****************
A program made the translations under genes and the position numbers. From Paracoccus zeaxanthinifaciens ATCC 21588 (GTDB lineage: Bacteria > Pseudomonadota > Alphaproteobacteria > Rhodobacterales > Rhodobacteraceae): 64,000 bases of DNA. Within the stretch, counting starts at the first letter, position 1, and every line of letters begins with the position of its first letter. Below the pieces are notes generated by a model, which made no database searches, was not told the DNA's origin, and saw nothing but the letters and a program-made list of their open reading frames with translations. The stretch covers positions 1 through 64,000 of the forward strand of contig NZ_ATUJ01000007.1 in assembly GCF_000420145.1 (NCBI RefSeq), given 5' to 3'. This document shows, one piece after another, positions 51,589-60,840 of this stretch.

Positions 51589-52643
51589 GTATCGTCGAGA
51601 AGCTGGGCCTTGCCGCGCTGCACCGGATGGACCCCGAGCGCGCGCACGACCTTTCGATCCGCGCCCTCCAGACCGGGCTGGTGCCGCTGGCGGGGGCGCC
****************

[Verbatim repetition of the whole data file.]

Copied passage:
A program made the translations under genes and the position numbers. From Paracoccus zeaxanthinifaciens ATCC 21588 (GTDB lineage: Bacteria > Pseudomonadota > Alphaproteobacteria > Rhodobacterales > Rhodobacteraceae): 64,000 bases of DNA. Within the stretch, counting starts at the first letter, position 1, and every line of letters begins with the position of its first letter. Below the pieces are notes generated by a model, which made no database searches, was not told the DNA's origin, and saw nothing but the letters and a program-made list of their open reading frames with translations. The stretch covers positions 1 through 64,000 of the forward strand of contig NZ_ATUJ01000007.1 in assembly GCF_000420145.1 (NCBI RefSeq), given 5' to 3'. This document shows, one piece after another, positions 51,589-60,840 of this stretch.

Positions 51589-52643
51589 GTATCGTCGAGA
51601 AGCTGGGCCTTGCCGCGCTGCACCGGATGGACCCCGAGCGCGCGCACGACCTTTCGATCCGCGCCCTCCAGACCGGGCTGGTGCCGCTGGCGGGGGCGCC